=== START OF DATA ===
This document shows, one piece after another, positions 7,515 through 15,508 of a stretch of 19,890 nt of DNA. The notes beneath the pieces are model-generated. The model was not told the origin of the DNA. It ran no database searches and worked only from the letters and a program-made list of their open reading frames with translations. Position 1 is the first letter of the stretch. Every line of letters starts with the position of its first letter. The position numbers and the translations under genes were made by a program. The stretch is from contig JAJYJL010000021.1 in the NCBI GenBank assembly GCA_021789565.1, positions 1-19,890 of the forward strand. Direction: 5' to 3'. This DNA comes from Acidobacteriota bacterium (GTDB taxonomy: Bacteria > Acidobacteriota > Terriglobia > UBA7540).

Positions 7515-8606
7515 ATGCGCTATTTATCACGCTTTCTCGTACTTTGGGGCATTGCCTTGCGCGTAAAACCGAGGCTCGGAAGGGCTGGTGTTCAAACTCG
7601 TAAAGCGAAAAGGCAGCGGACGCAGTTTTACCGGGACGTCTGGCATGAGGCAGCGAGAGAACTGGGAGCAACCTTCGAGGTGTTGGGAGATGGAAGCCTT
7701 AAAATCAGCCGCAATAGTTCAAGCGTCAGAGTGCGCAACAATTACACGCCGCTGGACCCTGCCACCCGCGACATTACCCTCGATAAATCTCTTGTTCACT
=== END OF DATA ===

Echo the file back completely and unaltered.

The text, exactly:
This document shows, one piece after another, positions 7,515 through 15,508 of a stretch of 19,890 nt of DNA. The notes beneath the pieces are model-generated. The model was not told the origin of the DNA. It ran no database searches and worked only from the letters and a program-made list of their open reading frames with translations. Position 1 is the first letter of the stretch. Every line of letters starts with the position of its first letter. The position numbers and the translations under genes were made by a program. The stretch is from contig JAJYJL010000021.1 in the NCBI GenBank assembly GCA_021789565.1, positions 1-19,890 of the forward strand. Direction: 5' to 3'. This DNA comes from Acidobacteriota bacterium (GTDB taxonomy: Bacteria > Acidobacteriota > Terriglobia > UBA7540).

Positions 7515-8606
7515 ATGCGCTATTTATCACGCTTTCTCGTACTTTGGGGCATTGCCTTGCGCGTAAAACCGAGGCTCGGAAGGGCTGGTGTTCAAACTCG
7601 TAAAGCGAAAAGGCAGCGGACGCAGTTTTACCGGGACGTCTGGCATGAGGCAGCGAGAGAACTGGGAGCAACCTTCGAGGTGTTGGGAGATGGAAGCCTT
7701 AAAATCAGCCGCAATAGTTCAAGCGTCAGAGTGCGCAACAATTACACGCCGCTGGACCCTGCCACCCGCGACATTACCCTCGATAAATCTCTTGTTCACT